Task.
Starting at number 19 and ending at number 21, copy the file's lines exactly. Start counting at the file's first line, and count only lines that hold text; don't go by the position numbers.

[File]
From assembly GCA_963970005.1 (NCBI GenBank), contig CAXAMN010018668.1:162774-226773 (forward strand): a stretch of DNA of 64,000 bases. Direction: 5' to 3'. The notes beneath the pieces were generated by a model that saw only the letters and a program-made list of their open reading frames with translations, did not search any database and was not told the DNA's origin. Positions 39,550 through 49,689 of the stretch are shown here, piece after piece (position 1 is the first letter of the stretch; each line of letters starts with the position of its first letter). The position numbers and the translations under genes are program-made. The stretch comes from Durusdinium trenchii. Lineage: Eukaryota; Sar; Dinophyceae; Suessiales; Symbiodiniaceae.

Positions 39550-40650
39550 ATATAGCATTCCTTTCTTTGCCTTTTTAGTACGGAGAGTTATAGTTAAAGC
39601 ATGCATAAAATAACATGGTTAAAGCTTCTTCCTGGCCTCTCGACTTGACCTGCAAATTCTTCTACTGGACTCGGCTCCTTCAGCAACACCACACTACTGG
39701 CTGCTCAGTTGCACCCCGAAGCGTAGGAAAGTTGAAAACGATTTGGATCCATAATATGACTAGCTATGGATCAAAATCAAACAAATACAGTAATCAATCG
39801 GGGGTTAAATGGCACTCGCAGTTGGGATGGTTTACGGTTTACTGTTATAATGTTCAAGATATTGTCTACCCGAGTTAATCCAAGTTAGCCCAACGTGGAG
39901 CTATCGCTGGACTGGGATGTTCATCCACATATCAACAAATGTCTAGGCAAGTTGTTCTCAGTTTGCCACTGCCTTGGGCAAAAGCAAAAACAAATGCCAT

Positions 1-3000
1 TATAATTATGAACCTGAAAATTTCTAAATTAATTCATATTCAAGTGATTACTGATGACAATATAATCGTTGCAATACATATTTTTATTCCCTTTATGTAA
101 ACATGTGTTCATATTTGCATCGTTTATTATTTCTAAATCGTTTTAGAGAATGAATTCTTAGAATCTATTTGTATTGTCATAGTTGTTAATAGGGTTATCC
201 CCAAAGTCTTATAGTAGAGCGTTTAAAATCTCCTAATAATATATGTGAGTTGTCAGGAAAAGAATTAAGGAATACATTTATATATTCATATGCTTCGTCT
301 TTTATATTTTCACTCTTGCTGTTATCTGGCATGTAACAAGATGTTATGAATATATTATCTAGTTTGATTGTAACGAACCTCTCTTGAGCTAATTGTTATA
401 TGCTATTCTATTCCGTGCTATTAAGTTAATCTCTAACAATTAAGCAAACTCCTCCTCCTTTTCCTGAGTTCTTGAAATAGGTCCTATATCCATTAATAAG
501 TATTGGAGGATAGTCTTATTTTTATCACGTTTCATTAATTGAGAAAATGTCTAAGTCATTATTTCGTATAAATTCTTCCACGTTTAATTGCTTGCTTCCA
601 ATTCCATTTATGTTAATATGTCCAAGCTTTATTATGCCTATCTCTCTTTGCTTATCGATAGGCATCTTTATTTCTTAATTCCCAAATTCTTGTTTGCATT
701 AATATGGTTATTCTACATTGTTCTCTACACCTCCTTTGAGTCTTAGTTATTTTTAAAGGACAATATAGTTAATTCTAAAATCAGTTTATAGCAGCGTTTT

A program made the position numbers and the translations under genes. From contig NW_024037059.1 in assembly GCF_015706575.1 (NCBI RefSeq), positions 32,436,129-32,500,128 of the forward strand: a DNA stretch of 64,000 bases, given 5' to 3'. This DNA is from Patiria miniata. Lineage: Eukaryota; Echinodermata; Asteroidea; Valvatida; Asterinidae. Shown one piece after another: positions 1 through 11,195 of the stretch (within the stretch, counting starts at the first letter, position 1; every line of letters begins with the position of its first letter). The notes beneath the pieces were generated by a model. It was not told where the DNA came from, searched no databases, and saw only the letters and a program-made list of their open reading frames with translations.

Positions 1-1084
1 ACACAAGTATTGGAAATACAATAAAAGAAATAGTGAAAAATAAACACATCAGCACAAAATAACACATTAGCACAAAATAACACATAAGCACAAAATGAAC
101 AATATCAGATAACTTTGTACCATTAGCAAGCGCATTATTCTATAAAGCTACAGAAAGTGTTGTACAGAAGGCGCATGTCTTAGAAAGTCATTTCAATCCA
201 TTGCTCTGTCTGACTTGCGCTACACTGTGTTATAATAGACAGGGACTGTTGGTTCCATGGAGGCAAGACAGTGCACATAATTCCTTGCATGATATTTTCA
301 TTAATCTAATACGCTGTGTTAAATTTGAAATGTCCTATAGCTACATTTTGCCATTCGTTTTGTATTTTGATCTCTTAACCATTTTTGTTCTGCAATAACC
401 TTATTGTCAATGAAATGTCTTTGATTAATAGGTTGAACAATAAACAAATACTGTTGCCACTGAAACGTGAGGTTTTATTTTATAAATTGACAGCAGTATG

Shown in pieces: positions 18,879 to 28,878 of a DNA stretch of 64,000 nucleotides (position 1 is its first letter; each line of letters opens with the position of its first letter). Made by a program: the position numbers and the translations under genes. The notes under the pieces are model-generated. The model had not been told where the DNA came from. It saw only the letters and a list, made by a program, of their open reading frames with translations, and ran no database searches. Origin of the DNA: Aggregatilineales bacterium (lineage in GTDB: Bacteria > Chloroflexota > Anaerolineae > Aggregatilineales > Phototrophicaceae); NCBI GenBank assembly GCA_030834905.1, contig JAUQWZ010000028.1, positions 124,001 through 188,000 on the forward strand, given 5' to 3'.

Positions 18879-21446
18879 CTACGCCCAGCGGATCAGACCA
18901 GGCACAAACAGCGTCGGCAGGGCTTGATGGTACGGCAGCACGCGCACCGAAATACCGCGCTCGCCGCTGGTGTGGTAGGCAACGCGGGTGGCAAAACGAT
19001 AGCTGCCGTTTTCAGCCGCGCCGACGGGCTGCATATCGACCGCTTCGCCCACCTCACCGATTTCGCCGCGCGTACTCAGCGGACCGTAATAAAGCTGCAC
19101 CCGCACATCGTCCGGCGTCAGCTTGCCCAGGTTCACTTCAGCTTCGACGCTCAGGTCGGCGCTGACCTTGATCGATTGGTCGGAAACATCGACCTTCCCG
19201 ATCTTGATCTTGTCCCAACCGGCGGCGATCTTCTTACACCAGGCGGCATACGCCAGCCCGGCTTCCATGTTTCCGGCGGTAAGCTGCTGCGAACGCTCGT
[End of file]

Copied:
1 ACACAAGTATTGGAAATACAATAAAAGAAATAGTGAAAAATAAACACATCAGCACAAAATAACACATTAGCACAAAATAACACATAAGCACAAAATGAAC
101 AATATCAGATAACTTTGTACCATTAGCAAGCGCATTATTCTATAAAGCTACAGAAAGTGTTGTACAGAAGGCGCATGTCTTAGAAAGTCATTTCAATCCA
201 TTGCTCTGTCTGACTTGCGCTACACTGTGTTATAATAGACAGGGACTGTTGGTTCCATGGAGGCAAGACAGTGCACATAATTCCTTGCATGATATTTTCA